By Peter Roff Senior Fellow at the Institute for Liberty/Former Senior Political Writer for United Press International

The Obama administration was supposed to begin with a whirlwind sweeping the corridors of power clean here in Washington. Just days before his inauguration senior Obama aides were hinting-- as I have written before -- that they wanted to be judged by their actions in their first 100 hours on the job, let alone the first 100 days.

[caption id="attachment_6339" align="aligncenter" width="218" caption="House Minority Leader Rep. John Boehner, R-Ohio, Speaker of the House, Rep. Nancy Pelosi, D-Calif., and the President. (AP Photo/Charles Dharapak, File)"][/caption]

Well, the first 100 hours sort of fizzled. A few executive orders issued, a few Bush policies overturned, a few meetings taken; not exactly the kind of stuff to write home to Mom about.

Things have not gotten better. The need to explain why Obama cabinet picks Timothy Geithner and Tom Daschle failed to stay current with the tax folks wasn't exactly helpful. Neither was the news that nearly a dozen lobbyists were getting prominent administration jobs despite the new president's "no lobbyists" personnel decree.

Things are different for the Republicans though, who actually have shown some hopeful signs of coming back to life. Faced with what some suggest is the imminent destruction of the party by the Obama machine, the GOP has apparently found its voice by saying almost nothing at all.

The trigger for this good news is "Porkulus," the massive spending bill currently working its way through Congress.

Sold as a program to immediately stimulate the flagging U.S. economy, Porkulus is supposed to be the first 100 days signature piece of legislation, paying out enough money to kick start things as they are sliding into a real recession, fourth quarter of 2008 GDP figures showing a contraction of almost four percent.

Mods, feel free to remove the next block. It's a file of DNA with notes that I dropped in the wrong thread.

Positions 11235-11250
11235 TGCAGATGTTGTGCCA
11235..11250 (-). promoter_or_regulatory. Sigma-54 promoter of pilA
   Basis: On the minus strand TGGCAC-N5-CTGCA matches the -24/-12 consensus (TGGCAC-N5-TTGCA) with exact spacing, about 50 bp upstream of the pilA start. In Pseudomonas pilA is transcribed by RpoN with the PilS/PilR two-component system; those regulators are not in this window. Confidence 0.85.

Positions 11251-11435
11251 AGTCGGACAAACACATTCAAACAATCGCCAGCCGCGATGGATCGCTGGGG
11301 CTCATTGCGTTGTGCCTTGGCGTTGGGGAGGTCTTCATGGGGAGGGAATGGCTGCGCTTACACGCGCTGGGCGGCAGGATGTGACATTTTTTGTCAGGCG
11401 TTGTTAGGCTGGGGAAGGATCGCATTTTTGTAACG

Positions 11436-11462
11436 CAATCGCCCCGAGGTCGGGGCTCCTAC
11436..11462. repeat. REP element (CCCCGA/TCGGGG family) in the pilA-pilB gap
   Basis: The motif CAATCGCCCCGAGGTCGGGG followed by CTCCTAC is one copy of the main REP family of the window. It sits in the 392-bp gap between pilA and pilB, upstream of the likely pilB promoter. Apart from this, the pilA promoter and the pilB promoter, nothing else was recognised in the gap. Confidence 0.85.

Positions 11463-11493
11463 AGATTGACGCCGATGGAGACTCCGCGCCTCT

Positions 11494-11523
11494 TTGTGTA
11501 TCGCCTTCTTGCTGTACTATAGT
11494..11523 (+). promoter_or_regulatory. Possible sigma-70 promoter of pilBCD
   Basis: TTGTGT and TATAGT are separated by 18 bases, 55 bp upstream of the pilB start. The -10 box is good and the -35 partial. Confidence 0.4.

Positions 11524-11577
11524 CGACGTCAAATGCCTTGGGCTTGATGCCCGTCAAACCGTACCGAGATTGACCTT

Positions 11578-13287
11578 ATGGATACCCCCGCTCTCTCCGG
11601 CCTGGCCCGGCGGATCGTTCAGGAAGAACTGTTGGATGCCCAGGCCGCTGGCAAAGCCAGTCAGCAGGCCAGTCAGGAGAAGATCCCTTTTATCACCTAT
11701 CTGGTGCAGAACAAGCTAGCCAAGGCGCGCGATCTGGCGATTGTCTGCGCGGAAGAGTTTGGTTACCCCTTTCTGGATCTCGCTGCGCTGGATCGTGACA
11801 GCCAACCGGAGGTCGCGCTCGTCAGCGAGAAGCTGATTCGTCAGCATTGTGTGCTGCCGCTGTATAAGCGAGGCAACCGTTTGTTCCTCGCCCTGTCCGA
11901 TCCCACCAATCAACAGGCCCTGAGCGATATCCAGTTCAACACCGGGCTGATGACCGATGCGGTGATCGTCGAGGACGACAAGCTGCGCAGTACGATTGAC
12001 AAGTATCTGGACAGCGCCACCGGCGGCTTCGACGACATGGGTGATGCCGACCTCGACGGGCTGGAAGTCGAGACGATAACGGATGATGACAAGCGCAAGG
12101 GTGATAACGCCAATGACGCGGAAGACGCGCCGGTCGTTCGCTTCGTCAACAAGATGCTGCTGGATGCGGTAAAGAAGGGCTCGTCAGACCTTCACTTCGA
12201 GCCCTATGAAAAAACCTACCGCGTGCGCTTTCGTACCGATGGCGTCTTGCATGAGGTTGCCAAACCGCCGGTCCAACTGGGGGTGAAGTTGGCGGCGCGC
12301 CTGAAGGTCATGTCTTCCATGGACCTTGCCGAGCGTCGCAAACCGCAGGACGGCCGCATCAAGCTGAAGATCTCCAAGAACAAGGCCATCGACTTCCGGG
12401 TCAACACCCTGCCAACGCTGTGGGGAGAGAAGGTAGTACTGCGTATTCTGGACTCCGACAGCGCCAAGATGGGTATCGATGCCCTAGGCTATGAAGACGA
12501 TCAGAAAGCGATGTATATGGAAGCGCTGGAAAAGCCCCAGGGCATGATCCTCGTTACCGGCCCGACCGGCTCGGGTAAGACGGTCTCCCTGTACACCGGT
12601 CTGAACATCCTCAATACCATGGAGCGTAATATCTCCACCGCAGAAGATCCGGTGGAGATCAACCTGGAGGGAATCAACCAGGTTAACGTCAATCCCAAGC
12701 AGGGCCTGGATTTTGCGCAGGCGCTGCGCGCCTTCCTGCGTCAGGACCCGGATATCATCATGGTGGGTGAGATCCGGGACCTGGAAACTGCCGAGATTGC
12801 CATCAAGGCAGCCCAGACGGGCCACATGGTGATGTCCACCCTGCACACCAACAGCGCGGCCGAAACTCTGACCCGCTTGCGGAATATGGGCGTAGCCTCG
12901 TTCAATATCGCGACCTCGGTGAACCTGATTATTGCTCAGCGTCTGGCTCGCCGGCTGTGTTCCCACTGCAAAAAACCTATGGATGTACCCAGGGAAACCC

The bad economy, plus Obama's vaunted net roots political machine, his 53 percent victory, and the Gallup organization's new assertion that the number of safe Republican states is down to about five -- with none in the solid South -- was supposed to have stampeded everyone into voting for Porkulus. Obama made a show of "listening" to the Republicans. And he did "reach out" to them -- but only so far as to let them know his heels were dug in and he wasn't in the mood to negotiate. He would, however, feel bad while watching them complain about it on FOX News, or so one person present in the meeting alleged.

Porkulus, with a price tag nearing $1 trillion, includes much that the heartland of America might find objectionable. In its original version, it included money that would likely have ended up filling the coffers of the Planned Parenthood Federation of America which, according to some news reports, is laying off personnel thanks to a financial bind attributed to Bernie Madoff and his magic pyramid.